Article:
From Our 2011 Archives
Study: Antipsychotic Drug Does Not Help Veterans With PTSD
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Expert Calls for New Approaches to Treating PTSD in Veterans
By Matt McMillen
Reviewed by Laura J. Martin, MD
Aug. 2, 2011 -- Risperdal, an antipsychotic medication commonly prescribed to veterans with posttraumatic stress disorder (PTSD) when antidepressants have failed to help, does not alleviate the symptoms of PTSD, according to a new study in the Journal of the American Medical Association.
"[T]hese findings should stimulate careful review of the benefits of these medications in patients with chronic PTSD," the authors conclude.
Two antidepressant medications, Zoloft and Paxil, are the only drugs that the FDA has approved to treat PTSD. Women are more likely to benefit from them than men, and neither drug is very effective at treating those with a chronic form of disorder.
The lack of approved options has led doctors who treat veterans with PTSD to prescribe antipsychotics on what's known as an off-label basis, which is when doctors prescribe the drug for a use unapproved by the FDA.
Within the Veterans Administration, 20%, or nearly 87,000, veterans diagnosed with PTSD took an antipsychotic in 2009. One of these antipsychotics, Risperdal, is part of a class of drugs known as second-generation antipsychotics. This class accounts for 93.6% of all antipsychotic prescriptions given to veterans with PTSD.
VA researchers recruited 296 veterans who had severe, long-standing PTSD related to their military service. Study participants previously could not tolerate or failed to respond to two or more antidepressants. The study was conducted at 23 VA medical centers around the country from 2007 to 2009, with a follow-up in February of 2010. Nearly three quarters of the veterans had served in Vietnam or earlier conflicts; the remaining participants served in Iraq or Afghanistan.
The veterans taking Risperdal showed no significant improvement in symptoms compared to those taking a placebo over the six month course of treatment. The rate of remission, for example, was 4% among the placebo group compared to 5% for those taking the medication. "Thus," the authors conclude, "it is unlikely that clinicians could detect the magnitude of the [Risperdal] effect over placebo that was observed in this study."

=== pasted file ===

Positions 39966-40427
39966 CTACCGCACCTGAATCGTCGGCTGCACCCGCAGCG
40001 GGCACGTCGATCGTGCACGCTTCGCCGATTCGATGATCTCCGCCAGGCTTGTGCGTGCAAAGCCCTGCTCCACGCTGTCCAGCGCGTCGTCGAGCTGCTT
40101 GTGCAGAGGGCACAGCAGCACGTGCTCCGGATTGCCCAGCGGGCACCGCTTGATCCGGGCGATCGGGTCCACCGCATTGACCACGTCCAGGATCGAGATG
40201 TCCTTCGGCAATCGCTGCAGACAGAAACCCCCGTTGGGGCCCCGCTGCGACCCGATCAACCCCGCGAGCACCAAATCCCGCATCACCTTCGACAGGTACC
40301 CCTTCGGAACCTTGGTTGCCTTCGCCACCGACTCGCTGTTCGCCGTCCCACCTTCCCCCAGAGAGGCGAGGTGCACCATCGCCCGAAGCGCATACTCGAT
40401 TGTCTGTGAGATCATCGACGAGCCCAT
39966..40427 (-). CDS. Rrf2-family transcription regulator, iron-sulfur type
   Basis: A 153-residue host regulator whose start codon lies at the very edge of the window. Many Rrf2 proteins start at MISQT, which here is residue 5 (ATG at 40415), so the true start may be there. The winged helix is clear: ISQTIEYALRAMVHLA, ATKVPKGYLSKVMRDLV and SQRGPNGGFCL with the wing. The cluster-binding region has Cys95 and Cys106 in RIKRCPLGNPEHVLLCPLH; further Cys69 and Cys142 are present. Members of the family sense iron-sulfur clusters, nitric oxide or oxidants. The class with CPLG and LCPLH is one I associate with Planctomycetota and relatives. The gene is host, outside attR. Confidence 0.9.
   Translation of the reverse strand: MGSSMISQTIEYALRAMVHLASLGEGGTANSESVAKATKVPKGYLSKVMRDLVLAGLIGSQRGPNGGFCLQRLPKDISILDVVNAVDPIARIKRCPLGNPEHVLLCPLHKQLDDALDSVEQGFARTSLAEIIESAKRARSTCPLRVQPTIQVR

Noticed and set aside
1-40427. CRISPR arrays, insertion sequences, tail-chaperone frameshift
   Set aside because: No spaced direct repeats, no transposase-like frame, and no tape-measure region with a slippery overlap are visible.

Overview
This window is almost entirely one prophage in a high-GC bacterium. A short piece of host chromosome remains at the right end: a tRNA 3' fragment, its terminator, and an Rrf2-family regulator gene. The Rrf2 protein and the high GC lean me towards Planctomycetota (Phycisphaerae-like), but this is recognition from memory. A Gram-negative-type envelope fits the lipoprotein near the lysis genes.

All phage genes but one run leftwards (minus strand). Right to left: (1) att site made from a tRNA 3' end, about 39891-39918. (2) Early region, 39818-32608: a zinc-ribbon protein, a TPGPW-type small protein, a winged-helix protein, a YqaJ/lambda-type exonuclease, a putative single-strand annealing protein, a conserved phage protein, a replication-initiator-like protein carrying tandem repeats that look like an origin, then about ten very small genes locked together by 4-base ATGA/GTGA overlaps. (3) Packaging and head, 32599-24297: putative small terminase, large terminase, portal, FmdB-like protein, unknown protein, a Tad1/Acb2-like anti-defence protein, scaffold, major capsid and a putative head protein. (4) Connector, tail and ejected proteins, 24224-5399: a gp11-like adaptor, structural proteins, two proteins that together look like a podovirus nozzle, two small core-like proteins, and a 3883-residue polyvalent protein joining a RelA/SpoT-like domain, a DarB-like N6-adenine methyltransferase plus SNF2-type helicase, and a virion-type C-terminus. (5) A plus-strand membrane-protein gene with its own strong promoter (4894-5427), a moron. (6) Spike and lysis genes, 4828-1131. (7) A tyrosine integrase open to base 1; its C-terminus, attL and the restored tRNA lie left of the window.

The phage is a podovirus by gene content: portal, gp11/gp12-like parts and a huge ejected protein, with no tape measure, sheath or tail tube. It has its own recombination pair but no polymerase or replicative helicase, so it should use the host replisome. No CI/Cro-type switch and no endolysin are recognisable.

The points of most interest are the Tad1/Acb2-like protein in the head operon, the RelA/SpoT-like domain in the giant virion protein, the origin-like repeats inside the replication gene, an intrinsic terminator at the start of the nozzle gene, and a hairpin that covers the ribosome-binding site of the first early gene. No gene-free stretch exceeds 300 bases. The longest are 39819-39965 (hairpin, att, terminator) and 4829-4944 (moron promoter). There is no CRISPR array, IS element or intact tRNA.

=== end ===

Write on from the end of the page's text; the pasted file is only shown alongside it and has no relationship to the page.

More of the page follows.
Innovation Is Needed
Finding effective forms of treatment is crucial, but it is not the only priority for veterans with PTSD. Changing the negative perceptions that many veterans have concerning mental health care is equally important to ensuring that they enter and complete treatment, according to an editorial published alongside the Risperdal study.
"Improving evidence-based treatments, therefore, must be paired with education in military cultural competency to help clinicians foster rapport and continued engagement with professional warriors," writes Charles W. Hoge, MD, of Walter Reed Army Medical Center in Silver Spring, Md. "This includes sensitivity and knowledge in attending to difficult topics, such as grief and survivor's guilt stemming from loss of team members, ethical dilemmas in combat, or situations associated with feelings of betrayal."
Hoge writes that the current dropout rate is quite high among veterans undergoing treatment for PTSD. He estimates that current treatment strategies will reach no more than 20% of veterans needing PTSD treatment. Reaching veterans who need care, he writes, requires research to identify useful and safe medications as well as other helpful forms of therapy.
"[S]ignificant improvements in population care for war veterans will require innovative approaches to increase treatment reach," Hoge concludes.
SOURCES: Krystal, J. Journal of the American Medical Association, Aug. 3, 2011; vol 306: pp 493-502.Hoge, C. Journal of the American Medical Association, Aug. 3, 2011; vol 306: pp 549-551. ©2011 WebMD, LLC. All Rights Reserved.
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